From Hong Kong, Junjie “Jake” Zhang spoke to Syracuse University students over Zoom on Wednesday morning. His lecture focused on his directorial work for “Blood Swim,” an animated short film that came out earlier this year. Using his work to frame the discussion, he offered students a step-by-step guide on how to create their own animated shorts, from the planning stages to post-production.
“When storyboarding, ask yourself: Are you more of a visual-driven artist?” Zhang said. “There’s no good or bad for this one, especially in pre-production. Creating the concept (for a story) is more like taking notes, getting the most interesting moments from your mind.”
Zhang is an award-winning independent animation artist. He’s garnered numerous awards and recognition for his animated short films, most recently winning international distinctions for his 2016 short film “Pokey Pokey.” The animator has expanded his career into the world of education, now serving as an assistant professor of practice in digital arts at the Hong Kong University of Science and Technology.
Even though Zhang’s event was open to all SU students, it was aimed at a particular audience: Professor Rebecca Ruige Xu’s CAR 430 Computer Art Seminar class, which sat in on the lecture. The seminar is for College of Visual and Performing Arts seniors majoring in computer art and animation, intending to prepare them for their senior theses of creating animated short films. Zhang’s lecture served as a guide in their pre-production planning.
Zhang angled his talk in an informative way, outlining his filmmaking process. He discussed his creative process from mystery to certainty to illustrate what students should strive for in their projects. The artist posed three questions to students developing their story concepts: “What is it? How does it look? What is it made of?”
“Embrace the randomness … Amplify, so the audience can fully immerse in the story,” Zhang said.
After establishing those questions, the artist offered the audience a look at “Blood Swim.” He played the eight-minute short film, which he used to begin his lecture, explaining how he answered the same questions he had posed to the audience when developing it.
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Zhang expanded on his creative process, talking students through his storyboarding methods, which he emphasized are not about the art. Nonetheless, storyboarding is important since it’s the first and most crucial step of what Zhang calls the film production pipeline.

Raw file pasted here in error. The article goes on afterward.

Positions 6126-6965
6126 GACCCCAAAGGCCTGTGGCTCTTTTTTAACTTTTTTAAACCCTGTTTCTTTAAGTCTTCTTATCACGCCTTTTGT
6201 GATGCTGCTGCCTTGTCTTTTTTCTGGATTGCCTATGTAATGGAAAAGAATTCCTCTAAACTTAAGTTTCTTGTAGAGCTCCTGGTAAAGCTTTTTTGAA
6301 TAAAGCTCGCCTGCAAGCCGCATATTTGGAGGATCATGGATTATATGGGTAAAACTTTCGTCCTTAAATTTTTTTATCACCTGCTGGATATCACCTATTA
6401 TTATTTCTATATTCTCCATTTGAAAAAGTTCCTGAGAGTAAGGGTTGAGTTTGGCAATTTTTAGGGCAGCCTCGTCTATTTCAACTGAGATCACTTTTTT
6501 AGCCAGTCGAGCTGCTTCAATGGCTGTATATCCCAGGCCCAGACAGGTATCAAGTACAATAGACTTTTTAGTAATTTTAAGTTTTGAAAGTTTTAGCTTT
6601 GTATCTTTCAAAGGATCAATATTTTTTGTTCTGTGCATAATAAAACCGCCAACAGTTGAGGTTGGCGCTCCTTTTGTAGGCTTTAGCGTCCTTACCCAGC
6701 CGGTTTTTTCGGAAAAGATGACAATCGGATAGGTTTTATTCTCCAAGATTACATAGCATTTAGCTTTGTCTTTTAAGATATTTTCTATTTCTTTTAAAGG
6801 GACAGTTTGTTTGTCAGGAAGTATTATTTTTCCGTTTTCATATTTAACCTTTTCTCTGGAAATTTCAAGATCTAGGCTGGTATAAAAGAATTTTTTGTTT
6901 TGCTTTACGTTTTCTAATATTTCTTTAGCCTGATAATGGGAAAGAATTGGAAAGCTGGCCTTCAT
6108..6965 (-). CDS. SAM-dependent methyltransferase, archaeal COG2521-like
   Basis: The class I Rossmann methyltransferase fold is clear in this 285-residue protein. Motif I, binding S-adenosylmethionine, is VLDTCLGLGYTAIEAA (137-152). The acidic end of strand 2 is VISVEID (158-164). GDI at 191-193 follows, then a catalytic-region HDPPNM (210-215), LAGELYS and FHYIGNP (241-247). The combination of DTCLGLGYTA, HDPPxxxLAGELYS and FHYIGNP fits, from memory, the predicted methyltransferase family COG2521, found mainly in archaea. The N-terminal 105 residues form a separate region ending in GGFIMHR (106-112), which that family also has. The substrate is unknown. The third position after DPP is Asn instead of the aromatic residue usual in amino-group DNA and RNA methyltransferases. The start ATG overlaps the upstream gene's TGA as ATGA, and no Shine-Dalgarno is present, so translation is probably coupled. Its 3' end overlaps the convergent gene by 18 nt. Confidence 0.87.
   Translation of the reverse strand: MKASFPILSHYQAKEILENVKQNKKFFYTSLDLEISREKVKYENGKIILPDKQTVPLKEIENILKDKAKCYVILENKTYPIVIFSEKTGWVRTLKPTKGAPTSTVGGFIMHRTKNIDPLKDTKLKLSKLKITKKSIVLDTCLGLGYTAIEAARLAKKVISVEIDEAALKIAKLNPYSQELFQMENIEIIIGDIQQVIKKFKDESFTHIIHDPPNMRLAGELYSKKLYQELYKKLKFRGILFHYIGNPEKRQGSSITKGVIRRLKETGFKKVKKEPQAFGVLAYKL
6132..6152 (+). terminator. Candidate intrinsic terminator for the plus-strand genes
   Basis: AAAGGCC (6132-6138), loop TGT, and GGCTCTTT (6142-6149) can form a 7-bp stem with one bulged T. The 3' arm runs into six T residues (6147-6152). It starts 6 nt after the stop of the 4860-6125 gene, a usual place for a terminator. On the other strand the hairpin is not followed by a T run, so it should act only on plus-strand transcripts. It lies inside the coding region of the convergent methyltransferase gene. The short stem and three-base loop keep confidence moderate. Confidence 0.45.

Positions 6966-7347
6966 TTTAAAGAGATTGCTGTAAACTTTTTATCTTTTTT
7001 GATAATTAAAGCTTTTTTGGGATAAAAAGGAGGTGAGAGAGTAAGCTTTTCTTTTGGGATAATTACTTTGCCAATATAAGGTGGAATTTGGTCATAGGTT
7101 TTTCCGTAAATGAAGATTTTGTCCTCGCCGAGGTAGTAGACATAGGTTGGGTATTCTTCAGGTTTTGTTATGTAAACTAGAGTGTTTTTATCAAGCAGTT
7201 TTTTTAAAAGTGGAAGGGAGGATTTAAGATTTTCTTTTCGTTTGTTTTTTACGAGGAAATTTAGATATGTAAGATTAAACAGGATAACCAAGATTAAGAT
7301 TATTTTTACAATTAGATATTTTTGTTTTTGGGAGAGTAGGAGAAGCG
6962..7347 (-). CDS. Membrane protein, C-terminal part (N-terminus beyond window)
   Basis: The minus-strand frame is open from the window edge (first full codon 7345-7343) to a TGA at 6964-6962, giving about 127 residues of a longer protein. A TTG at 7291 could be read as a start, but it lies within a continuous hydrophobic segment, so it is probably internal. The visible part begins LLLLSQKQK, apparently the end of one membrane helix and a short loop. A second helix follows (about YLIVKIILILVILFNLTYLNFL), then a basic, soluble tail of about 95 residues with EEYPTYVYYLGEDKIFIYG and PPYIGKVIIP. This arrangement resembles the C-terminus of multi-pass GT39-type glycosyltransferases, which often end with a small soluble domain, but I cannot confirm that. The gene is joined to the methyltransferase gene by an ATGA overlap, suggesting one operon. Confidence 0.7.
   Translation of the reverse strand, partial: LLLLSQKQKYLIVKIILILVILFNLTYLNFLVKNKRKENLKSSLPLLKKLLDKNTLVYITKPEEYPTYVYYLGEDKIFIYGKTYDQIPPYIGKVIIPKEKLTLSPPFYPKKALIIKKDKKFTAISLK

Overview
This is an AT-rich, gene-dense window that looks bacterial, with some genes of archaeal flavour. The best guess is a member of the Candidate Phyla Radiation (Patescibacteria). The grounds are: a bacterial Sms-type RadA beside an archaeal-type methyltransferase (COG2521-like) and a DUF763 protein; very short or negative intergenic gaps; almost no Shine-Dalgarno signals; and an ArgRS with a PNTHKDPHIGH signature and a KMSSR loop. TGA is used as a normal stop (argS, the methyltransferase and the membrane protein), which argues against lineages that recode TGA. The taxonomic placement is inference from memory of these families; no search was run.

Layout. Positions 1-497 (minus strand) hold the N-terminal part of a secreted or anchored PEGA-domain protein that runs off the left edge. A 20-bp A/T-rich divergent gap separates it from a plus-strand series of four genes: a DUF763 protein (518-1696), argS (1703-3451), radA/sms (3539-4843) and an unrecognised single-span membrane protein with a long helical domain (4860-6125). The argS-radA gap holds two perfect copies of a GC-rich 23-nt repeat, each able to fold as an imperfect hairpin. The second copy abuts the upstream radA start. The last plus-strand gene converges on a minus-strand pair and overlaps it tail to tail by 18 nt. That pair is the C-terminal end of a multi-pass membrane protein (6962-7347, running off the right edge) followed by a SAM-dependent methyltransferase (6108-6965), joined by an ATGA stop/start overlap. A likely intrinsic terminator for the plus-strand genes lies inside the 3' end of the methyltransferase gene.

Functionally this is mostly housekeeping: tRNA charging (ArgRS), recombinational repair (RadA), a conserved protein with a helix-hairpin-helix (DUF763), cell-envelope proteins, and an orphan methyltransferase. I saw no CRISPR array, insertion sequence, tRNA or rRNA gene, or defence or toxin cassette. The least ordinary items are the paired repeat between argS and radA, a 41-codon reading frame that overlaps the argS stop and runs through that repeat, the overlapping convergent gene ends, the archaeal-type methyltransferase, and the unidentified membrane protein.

When Zhang storyboards, he focuses on getting his characters’ actions onto paper first and refining the animation later. He first used 2D storyboards and simple animatics to finalize the flow of “Blood Swim” before animating it in greater detail.
“I’m more of a visual-driven type,” Zhang said. “I like to create key moments in my mind that can be included in the final production.”
He emphasized the importance of story and camera placement while developing storyboards, stressing that until the storyboards are executed to the director’s vision, the rest of the project won’t be able to proceed.
“You’re creating a space according to the story and … making a decision for the best choice for shooting the scene,” Zhang said. “In your mind, there should be three-dimensional thinking … you’re picking the best one according to the need to tell the story.”
Zhang’s biggest advice regarding animation was for aspiring directors to clearly outline what they want their outcome to be with character design, mainly because the director is not typically the one to animate during a project.
Toward the end of his talk, Zhang offered practical advice on how to make a film during the pandemic. Although it’s possible, it’s challenging, especially with an international team, he said. He underscored the importance of organization and provided attendees with the methods he uses to keep his work in order.
“As a director, you need to be very clear about the pipeline,” Zhang said. “You need to be very clear that each component has an outcome so you can define time management (for the project).”
He concluded his talk by fielding questions from the audience, most of which came from Xu’s students. Before leaving the Zoom call, Zhang offered a final piece of advice for aspiring filmmakers.
“You have to look back to what is the most interesting part in animation,” Zhang said. “Find the most passionate part … the most interesting part that motivates you to create.”